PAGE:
The African Media Barometer (AMB)
The Friedrich-Ebert-Stiftung’s Southern African Media Project took
the initiative together with the Media Institute for Southern Africa
(MISA) to start the African Media Barometer in April 2005, a self assessment exercise done by Africans themselves according to homegrown criteria. The project is the first in-depth and comprehensive
description and measurement system for national media environments on the African continent.
The benchmarks are to a large extent taken from the African Commission for Human and Peoples’ Rights (ACHPR) 1 “Declaration of
Principles on Freedom of Expression in Africa”, adopted in 2002. This
declaration was largely inspired by the groundbreaking “Windhoek
Declaration on Promoting an Independent and Pluralistic African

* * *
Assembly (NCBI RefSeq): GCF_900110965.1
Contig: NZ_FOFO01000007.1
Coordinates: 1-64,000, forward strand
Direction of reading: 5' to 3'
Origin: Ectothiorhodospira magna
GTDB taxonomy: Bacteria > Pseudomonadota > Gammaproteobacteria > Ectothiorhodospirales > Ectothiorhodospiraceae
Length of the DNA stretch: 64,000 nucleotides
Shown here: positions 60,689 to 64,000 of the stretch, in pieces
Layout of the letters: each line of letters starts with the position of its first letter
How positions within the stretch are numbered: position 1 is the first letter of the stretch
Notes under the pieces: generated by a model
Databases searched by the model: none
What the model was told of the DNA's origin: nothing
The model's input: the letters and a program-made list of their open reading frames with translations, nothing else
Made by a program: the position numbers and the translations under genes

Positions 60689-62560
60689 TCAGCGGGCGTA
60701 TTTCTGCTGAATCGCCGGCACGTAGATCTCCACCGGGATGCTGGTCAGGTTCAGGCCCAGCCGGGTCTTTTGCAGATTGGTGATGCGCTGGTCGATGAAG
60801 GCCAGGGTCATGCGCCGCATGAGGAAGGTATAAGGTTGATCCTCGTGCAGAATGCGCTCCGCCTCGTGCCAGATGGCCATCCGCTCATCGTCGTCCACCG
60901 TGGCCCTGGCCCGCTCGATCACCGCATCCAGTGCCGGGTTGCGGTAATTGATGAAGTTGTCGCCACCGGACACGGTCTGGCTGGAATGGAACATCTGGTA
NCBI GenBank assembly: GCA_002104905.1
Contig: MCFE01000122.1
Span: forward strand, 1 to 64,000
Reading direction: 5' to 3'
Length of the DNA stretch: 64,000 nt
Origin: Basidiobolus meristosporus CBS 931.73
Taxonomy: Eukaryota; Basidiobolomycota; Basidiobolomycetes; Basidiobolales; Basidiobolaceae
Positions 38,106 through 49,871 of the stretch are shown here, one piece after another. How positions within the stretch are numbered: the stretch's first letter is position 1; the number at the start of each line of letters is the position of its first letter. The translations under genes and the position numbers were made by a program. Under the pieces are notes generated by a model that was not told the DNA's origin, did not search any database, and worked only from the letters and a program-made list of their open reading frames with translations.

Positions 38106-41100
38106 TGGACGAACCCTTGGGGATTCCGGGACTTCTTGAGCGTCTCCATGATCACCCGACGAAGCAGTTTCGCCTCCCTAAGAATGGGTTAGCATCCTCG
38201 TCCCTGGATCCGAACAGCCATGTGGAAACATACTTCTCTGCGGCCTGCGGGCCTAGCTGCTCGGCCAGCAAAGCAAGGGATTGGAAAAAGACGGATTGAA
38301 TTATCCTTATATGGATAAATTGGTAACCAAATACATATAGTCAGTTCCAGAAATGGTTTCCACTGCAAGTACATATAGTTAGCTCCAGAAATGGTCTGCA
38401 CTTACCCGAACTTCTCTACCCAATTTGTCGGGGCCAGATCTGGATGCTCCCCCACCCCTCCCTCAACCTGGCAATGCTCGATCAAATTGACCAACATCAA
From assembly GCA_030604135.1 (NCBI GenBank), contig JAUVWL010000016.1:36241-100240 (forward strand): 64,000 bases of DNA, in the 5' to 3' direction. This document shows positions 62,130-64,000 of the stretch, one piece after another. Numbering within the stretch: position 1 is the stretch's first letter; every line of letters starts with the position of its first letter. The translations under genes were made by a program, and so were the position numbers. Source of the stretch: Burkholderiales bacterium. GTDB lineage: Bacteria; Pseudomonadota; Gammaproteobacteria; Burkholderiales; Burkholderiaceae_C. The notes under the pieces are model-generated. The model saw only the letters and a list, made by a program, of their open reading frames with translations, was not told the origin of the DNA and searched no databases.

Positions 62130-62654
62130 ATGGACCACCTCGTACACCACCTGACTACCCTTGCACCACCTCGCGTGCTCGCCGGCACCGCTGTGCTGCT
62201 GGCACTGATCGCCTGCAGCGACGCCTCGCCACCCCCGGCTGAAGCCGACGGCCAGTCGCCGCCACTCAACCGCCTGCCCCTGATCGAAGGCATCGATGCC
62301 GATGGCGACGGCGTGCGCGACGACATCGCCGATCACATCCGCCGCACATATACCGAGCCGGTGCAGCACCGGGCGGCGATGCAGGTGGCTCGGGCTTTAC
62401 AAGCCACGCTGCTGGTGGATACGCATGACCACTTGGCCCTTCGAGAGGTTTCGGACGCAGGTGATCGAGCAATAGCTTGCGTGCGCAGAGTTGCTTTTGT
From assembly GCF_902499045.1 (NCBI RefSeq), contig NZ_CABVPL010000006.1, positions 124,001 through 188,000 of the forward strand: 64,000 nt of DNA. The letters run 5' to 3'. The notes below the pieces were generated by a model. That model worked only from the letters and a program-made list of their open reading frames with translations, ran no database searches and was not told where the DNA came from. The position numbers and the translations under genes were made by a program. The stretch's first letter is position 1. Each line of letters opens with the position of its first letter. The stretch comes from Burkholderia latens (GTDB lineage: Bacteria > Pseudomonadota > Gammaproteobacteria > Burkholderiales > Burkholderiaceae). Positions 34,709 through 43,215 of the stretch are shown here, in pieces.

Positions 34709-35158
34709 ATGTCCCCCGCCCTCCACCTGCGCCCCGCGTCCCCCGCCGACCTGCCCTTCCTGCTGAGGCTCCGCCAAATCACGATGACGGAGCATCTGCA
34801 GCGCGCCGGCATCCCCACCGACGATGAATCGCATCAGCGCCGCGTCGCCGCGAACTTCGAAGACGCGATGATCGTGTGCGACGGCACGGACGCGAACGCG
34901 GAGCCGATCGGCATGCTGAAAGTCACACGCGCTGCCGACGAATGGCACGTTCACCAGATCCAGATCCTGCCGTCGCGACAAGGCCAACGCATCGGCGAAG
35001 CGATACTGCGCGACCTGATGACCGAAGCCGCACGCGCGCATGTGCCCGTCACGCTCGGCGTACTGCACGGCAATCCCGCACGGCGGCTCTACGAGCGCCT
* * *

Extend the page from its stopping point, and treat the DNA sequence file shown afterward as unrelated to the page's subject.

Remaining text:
Press” (1991) and the “African Charter on Broadcasting” (2001).
By the end of 2008, 23 sub-Saharan countries will have been covered by the AMB. In 2007 those countries which started the exercise
in 2005 were revisited providing for the first time comparable data
to measure developments in a country over a two-year period.
Methodology: A panel of experts is formed in each country, including
representatives of media and civil society at large in equal numbers. They are serving as panel members in their personal capacities, not as representatives of their respective organisations. The
panel should consist of not more than ten members. In a process
of self-assessment they will meet bi-annually for a two-day-retreat
to go through the indicators in a qualitative discussion and determine (quantitative) scores for each indicator. The meetings will be
chaired by an FES consultant to ensure comparable results. The resulting reports are made public.

The ACHPR is the authoritative organ of the African Union (AU) mandated to
interpret the African Charter on Human and Peoples’ Rights
African Media Barometer - Mauritius 2008			


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